One thing I have learned through the years is that if I establish a loose weekly/daily routine I feel more satisfied and relaxed throughout the summer. I expect that this will be true of retirement also. Usually it takes me most of the summer to get my routine flowing. I have given some thought to what needs to be part of my routine each day or each week so that I feel energized instead of harried, productive instead of mindless and lazy. The experiences that I think are important are for me to continue to develop are:
Home Organization ( Maybe not so much, Hah)
Relaxation (this one shouldn’t be on the list because it is too easy)
I started retirement with the spirituality component by attending the retreat and am working at a daily routine to make sure I don’t neglect this area of my life. Healthy Lifestyle is tough for me but needs to be tackled so that I will be physically able to do the other things I intend to do. I don’t eat as many healthy foods as I should, and the weight I lost last summer crept back on me during the school year. I despise exercise and usually injure some part of my anatomy when I attempt it. I started back to Weight Watchers this week after discovering yet again that just paying the fees without counting the points doesn’t cause the pounds to melt away. Now I need to figure out what time of the day will work best for me to walk and to start building strength in my core and the muscles around my weak knees. I will check in next Friday with myself and whoever reads this blog to see how that is going!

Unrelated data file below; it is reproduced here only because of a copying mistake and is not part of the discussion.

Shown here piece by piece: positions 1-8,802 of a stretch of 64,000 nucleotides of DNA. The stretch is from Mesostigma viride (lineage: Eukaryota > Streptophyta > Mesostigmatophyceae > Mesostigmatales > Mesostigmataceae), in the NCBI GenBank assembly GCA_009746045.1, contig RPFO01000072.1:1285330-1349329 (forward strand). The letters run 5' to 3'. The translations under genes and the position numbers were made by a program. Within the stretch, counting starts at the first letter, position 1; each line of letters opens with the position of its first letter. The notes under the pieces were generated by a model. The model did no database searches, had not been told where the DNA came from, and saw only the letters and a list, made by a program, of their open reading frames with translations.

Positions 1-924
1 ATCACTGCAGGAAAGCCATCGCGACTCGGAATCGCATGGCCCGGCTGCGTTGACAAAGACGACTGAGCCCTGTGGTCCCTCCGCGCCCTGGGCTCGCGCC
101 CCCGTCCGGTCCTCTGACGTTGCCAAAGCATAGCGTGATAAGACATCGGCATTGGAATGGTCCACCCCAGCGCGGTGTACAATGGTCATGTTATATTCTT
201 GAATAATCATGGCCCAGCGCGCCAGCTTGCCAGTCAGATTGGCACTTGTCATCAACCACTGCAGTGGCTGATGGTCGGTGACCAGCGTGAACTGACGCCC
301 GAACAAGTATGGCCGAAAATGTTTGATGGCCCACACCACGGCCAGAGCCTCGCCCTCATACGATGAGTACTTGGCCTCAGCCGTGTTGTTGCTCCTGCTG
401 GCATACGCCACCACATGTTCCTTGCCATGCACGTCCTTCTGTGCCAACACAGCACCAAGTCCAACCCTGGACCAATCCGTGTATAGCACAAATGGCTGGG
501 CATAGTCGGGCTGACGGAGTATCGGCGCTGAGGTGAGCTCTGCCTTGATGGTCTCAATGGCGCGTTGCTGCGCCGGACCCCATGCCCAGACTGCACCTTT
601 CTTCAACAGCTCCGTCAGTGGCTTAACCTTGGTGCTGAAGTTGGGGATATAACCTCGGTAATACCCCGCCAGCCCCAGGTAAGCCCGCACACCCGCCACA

I wrote my first two blog entries knowing that I would be taking a short hiatus from all things electronic for a few days. I participated in a 4 day religious retreat. In January, as I looked toward my retirement, I had the opportunity to begin formation for a retreat that was scheduled for 2 weeks after my last day of school. Several things indicated to me that this would be the perfect way to begin my retirement. A little “spiritual tuneup” is always a good thing. It was a great decision for me and an opportunity for me to slow my pace. One of the women I met on the retreat told me about a great volunteer opportunity that I will keep in mind as I move forward. I find it amazing that whenever I mention my quest for my new calling someone shares with me an opportunity that I can consider. This organization provides city youth with a mentor who meets each week with the student while also connecting with school and home. The mentor works on academics, character, and career prep. It’s called Urban Future. I would love to hear about the experiences of anyone who has been part of this organization.